TTIP requires tortuous negotiations with 27 countries with all of their demands and foibles, (like France insisting on its exclusive right to the name “Champagne” as a precondition to signing the TTIP.)
By contrast, a trade deal with a reliable ally like Britain is much easier to conclude. The UK’s legal system and economy have much in common with the US, and the UK is already one of the US’s larger trading partners in the EU. To rust belt and farmland America, a US/UK trade treaty may well be less of a threatening and upsetting prospect than TTIP. Such a bilateral deal is likely to focus on British priorities like the mutual recognition of financial regulations and preservation of passporting rights.
Granted, the UK would need to extricate itself from Europe and find its own place in the World Trade Organisation before any US/UK treaty can be signed. That, however, should not prevent the commencement of negotiations and penciling of such a treaty right now.
It was President Obama’s hope that TTIP would be signed before he left office. It would have been one of the crown jewels of his presidential legacy. He warned the British public that Brexit would push Britain to the very back of the trade treaty queue.
Henry Kissinger responded sharply that the President’s warning. “reversed the historical sequence of a special relationship between the US and the UK, founded in the origins of America, in a common language and in a comparable system of political values, reinforced by fighting together in common wars”.
There are those in the US who dream of a “Brentrance,” in which the UK would become America’s 51st state.
This pro-UK sentiment has found more realistic expression in a bill currently before Congress, known as the United Kingdom Trade Continuity Act. The bill applauds the “special and historic” relationship between the US and UK. It requires the President to initiate negotiations with the UK and reach a bilateral agreement within a year.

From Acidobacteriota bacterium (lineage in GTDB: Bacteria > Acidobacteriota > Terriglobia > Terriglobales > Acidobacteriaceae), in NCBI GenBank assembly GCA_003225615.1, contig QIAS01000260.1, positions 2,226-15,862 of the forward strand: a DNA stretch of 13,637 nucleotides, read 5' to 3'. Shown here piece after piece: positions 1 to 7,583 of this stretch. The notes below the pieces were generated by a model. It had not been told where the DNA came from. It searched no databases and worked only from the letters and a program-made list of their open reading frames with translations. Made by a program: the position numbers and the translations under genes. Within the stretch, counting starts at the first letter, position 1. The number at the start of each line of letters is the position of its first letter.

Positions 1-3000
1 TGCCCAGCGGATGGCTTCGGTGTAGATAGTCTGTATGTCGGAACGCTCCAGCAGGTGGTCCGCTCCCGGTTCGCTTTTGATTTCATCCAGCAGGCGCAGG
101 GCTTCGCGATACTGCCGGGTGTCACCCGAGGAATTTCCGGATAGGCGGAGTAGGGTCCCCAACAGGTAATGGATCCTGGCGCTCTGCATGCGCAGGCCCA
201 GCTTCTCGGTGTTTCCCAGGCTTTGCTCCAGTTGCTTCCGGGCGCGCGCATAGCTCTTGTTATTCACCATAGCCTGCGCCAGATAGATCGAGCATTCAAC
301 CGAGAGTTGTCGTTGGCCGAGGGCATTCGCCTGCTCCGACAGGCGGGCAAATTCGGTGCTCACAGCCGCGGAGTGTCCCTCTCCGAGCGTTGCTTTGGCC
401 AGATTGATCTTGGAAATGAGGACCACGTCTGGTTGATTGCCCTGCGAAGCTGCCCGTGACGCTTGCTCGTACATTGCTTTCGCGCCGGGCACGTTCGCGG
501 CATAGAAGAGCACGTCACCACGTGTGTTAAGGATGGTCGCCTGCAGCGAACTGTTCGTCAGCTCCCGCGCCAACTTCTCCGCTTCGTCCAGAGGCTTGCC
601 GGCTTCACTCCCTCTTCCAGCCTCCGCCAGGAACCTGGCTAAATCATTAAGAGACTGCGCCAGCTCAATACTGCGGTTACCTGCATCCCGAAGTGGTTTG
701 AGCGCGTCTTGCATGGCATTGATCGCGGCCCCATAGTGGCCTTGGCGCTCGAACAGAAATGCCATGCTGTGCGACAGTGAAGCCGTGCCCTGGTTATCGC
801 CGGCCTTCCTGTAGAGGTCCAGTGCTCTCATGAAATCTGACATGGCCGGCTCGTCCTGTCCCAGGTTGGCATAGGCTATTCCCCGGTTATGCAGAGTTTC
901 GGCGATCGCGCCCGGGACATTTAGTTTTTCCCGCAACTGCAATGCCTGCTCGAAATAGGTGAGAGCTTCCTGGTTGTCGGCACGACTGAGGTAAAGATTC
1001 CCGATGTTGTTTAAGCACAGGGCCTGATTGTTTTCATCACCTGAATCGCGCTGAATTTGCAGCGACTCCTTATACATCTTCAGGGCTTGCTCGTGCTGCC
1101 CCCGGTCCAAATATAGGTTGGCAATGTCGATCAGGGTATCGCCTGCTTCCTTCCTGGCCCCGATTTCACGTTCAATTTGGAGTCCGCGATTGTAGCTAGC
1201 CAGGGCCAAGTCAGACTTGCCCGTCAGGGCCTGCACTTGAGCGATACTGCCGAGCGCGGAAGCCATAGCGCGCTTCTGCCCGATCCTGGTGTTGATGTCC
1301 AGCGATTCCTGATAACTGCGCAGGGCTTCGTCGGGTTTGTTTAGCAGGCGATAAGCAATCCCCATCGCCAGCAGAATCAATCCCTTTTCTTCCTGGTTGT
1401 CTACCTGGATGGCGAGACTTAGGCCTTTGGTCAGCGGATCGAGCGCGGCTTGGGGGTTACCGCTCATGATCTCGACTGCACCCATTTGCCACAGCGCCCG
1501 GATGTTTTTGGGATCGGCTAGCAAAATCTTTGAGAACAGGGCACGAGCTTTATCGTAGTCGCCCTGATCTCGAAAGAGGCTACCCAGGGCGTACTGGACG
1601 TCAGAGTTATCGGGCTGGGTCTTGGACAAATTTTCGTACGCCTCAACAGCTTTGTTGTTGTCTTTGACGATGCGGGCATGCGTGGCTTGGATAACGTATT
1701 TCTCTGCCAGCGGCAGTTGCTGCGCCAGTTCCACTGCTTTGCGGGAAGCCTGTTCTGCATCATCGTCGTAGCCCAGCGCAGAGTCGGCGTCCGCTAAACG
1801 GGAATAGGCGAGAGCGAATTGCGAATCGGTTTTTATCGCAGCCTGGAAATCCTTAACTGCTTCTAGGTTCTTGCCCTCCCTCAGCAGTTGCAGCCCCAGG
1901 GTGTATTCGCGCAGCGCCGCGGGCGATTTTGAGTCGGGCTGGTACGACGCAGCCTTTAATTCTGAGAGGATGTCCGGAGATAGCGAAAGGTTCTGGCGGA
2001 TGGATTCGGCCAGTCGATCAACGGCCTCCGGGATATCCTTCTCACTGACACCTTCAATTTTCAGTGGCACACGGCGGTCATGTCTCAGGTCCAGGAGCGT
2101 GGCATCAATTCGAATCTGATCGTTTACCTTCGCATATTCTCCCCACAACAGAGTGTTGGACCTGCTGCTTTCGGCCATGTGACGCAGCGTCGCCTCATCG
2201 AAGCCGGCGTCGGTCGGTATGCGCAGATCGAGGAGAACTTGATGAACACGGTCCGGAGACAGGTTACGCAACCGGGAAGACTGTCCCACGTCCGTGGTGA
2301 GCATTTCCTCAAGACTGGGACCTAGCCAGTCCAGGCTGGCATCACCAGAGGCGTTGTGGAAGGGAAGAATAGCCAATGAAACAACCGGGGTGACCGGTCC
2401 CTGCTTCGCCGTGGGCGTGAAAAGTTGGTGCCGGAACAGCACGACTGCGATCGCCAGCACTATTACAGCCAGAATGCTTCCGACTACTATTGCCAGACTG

What do the presidential candidates have to say about a US/UK trade treaty?
Surprisingly, Donald Trump, the most virulent opponent of international trade treaties, has declared that as a friend of the US, Britain would take priority over European countries.
“President Obama did say, I guess, that they should move to the back of the line. That wouldn’t happen with me,” promises Trump. “The UK has been such a great ally for so long, they’ll always be at the front of the line, they’ve been amazing allies in good times and in bad times.”
“Why,” added Trump, “wouldn’t the US be working with like-minded people before doing a deal with anybody else?”
The Clinton camp has been more circumspect about the prospects of any trade deal and the UK’s place in the queue.
On trade agreements in general, Hillary Clinton has said that she would hit pause and say “no” to new trade agreements, unless they create American jobs, raise wages and improve national security.
On a trade treaty with the UK alone Clinton equivocated: “We have to make clear America’s steadfast commitment to the special relationship with Britain and the transatlantic alliance with Europe.”
Is this just election talk? Will Clinton, if elected, come off the fence in favour of a US/UK trade treaty? Can Trump, if elected, ever be trusted to keep his promise?
This article was contributed by Raphael Grunfeld, partner, Carter Ledyard & Milburn in New York